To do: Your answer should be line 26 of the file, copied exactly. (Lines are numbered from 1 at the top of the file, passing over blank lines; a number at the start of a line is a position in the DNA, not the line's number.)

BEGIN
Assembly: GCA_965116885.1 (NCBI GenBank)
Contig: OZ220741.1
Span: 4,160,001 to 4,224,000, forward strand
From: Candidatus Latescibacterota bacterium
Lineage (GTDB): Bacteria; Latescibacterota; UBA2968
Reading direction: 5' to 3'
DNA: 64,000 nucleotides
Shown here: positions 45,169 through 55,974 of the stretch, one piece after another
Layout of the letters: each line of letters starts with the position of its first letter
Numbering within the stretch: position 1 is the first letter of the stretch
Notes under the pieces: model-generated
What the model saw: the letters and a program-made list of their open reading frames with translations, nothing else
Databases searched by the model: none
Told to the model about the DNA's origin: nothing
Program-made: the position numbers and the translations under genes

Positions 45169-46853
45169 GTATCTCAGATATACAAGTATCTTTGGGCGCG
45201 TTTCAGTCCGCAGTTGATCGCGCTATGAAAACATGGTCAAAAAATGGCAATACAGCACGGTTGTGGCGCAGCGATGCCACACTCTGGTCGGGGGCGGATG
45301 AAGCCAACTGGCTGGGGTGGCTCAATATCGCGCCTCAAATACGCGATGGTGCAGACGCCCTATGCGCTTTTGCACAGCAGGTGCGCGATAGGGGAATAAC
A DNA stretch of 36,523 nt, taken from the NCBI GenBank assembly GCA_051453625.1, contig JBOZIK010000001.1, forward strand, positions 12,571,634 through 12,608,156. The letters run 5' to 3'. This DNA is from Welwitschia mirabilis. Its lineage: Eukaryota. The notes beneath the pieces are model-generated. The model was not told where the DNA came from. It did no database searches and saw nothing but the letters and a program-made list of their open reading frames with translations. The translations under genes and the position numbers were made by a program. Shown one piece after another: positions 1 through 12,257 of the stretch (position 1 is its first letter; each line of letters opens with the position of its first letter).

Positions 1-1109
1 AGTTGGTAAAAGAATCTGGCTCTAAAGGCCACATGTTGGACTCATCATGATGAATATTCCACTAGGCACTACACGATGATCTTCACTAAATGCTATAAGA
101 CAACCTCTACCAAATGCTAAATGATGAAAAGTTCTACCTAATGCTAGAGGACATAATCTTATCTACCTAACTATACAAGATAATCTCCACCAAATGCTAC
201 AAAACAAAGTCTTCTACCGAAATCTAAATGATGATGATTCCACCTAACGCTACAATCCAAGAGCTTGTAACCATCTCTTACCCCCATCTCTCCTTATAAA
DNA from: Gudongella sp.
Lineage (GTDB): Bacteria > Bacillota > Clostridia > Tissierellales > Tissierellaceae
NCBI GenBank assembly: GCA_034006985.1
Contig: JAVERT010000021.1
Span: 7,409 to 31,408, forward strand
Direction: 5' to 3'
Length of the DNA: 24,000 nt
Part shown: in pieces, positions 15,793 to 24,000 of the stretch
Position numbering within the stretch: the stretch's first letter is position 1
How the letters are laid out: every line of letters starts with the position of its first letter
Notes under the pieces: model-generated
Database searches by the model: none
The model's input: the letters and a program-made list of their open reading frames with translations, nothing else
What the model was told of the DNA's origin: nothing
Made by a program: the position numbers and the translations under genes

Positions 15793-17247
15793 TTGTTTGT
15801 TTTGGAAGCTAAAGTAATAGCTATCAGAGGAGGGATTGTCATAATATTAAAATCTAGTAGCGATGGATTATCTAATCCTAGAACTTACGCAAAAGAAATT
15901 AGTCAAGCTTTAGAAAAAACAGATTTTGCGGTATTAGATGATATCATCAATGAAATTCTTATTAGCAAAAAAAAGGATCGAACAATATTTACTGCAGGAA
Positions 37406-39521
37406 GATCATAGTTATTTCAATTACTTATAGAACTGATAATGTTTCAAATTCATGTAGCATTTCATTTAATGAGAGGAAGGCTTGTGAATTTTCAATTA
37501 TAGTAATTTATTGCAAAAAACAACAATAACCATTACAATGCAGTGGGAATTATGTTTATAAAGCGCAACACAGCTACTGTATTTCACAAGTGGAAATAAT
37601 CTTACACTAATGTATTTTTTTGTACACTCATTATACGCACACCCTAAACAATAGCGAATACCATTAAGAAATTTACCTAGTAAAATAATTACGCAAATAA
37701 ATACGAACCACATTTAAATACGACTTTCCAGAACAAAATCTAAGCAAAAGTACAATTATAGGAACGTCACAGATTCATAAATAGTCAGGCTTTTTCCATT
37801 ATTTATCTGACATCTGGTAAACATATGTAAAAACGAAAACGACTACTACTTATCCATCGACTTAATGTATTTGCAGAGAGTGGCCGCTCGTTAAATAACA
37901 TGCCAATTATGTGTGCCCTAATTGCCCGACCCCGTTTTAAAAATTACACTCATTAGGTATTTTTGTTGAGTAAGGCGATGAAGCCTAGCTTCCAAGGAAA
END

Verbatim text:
Lineage (GTDB): Bacteria > Bacillota > Clostridia > Tissierellales > Tissierellaceae